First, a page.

The intensional side of algebraic-topological representation theorems

Abstract

Stone representation theorems are a central ingredient in the metatheory of philosophical logics and are used to establish modal embedding results in a general but indirect and non-constructive way. Their use in logical embeddings will be reviewed and it will be shown how they can be circumvented in favour of direct and constructive arguments through the methods of analytic proof theory, and how the intensional part of the representation results can be recovered from the syntactic proof of those embeddings. Analytic methods will also be used to establish the embedding of subintuitionistic logics into the corresponding modal logics. Finally, proof-theoretic embeddings will be interpreted as a reduction of classes of word problems.

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Notes

  1. 1.

    Cf. Sambin (1987).

  2. 2.

    Heyting algebras are also called pseudo-Boolean algebras, e.g. in Rasiowa and Sikorski (1963).

  3. 3.

    The condition of having enough points, or being spatial, means that if \(a\ \nleqslant \ b\) in the algebra, there is a formal point that contains a but not b, that is, the (formal) points are enough to witness the order relation in the algebra. See Johnstone (1982) for the condition of spatiality in locale theory and Gambino and Schuster (2007) for a survey on spatiality in formal topology.

  4. 4.

    We recall that a relation \(\le \) on a set P is a partial order if it is reflexive, transitive, and antisymmetric, i.e. if it satisfies \(\forall x. x\le x\), \( \forall xyz. x\le y \, \& \, y\le z\rightarrow x\le z\), and \( \forall xy. x\le y \, \& \, y\le x\rightarrow x= y\). Since a partial order is an antisymmetric preorder and antisymmetry holds by definition if equality is defined by the \(\le \) relation in the two direction, preorders are often preferred to partial orders as more basic structures.

  5. 5.

    We recall that a partially ordered set L is a meet-semilattice if for any two elements a, b of L the greatest lower bound of a and b exists, i.e. there is a binary operation \(\wedge \) on elements of L with the properties \(a\wedge b\le a\), \(a\wedge b\le b\), and \( \forall c.c\le a\, \& \, c\le b\rightarrow c\le a\wedge b\).

  6. 6.

    A lattice is distributive if the operations of meet and join distribute over each other, i.e. the condition \(a\wedge (b\vee c)=(a\wedge b)\vee (a\wedge c)\) holds for arbitrary elements of the lattice. By a general result in lattice theory, the condition is equivalent to the dual condition \(a\vee (b\wedge c)= (a\vee b)\wedge (a\vee c)\).

  7. 7.

    Cf. Dunn and Hardegree (2001), p. 293.

  8. 8.

    We recall that an Heyting algebra is a distributive lattice endowed with an operation \(\rightarrow \) that satisfies \(a\wedge b\le c\) if and only if \(a\le b\rightarrow c\). A complete Heyting algebra is an Heyting algebra which is complete as a lattice, i.e. one in which the supremum (least upper bound) and infimum (greatest lower bound) exist for arbitrary subsets of elements. By a known result (cf. e.g. I.4.3 of Johnstone (1982) it is enough to require closure under arbitrary meets (resp. joins) to obtain closure under arbitrary joins (resp. meets), i.e. a complete semilattice is also a complete lattice. The two notions are however distinct when morphisms are considered because a map that preserves arbitrary joins (resp. meets) need not preserve arbitrary meets (resp. joins).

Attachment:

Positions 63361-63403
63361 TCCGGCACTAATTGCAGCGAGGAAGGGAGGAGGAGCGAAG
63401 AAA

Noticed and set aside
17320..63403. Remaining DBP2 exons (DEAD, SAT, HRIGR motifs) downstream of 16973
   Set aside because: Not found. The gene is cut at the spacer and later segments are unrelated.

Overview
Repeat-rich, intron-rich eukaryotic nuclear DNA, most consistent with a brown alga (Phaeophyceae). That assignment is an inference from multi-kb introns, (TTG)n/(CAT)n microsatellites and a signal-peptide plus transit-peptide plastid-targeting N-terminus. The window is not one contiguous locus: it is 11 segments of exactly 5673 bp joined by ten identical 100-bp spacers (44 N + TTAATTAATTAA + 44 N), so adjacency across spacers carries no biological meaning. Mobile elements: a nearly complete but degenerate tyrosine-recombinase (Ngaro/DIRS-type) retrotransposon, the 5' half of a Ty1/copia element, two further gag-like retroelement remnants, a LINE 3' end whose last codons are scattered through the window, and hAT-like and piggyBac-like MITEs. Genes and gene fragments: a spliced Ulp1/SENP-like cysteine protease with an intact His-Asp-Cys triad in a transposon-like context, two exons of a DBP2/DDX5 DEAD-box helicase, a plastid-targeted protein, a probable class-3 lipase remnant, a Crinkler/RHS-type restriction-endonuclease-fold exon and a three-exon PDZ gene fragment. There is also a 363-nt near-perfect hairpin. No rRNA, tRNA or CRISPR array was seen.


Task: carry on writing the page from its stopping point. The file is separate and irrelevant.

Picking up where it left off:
9. 9.

    This latter paper gives a useful summary of the results in duality theory in this line of investigation.

  10. 10.

    Inductive generation of formal covers has been the key property in the presentation of formal reals, formal intervals and formal linear functionals for establishing results such as the constructive version of the Tychonoff, the Heine–Borel, and the Hahn–Banach theorem and the representation of continuous domains (cf. Negri and Soravia 1999; Negri et al. 1997; Cederquist and Negri 1996; Cederquist et al. 1998; Negri 2002). For a survey on inductive generation of formal topologies in the wider context of inductive definitions in type theory and examples of formal topologies that cannot be inductively generated cf. Coquand et al. (2003). For examples of inductively generated formal topologies see also Sect. 4 of Gambino and Schuster (2007).

  11. 11.

    See the self-contained survey by Wolter and Zakharyaschev (2014), whose notation we have followed and which includes an extension of the Blok–Esakia theorem to intuitionistic modal logics.

  12. 12.

    As discussed in Sect. 8 of Dyckhoff and Negri (2012), analyticity is guaranteed by the possibility of restricting the above rule to labels x and y found in its conclusion.

  13. 13.

    Indeed, by the replacement of rules with systems of rules, the method can be further extended to frame classes expressed by generalized geometric implications, which are first-order properties with an arbitrary number of quantifier alternations (cf. Negri 2016), and even to arbitrary first-order frame conditions with the method detailed in Dyckhoff and Negri (2015).

  14. 14.

    Observe that it is not necessary to assume a constant \(\top \) since we can use a definition such as \(\perp \supset \perp \).

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Negri, S. The intensional side of algebraic-topological representation theorems. Synthese (2017). https://doi.org/10.1007/s11229-017-1331-1

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Keywords

  • Stone representation
  • Logical embeddings
  • Philosophical logics
  • Intermediate logics
  • Subintuitionistic logics
  • Modal companions
  • Word problems
  • Cut elimination
  • Pointfree topology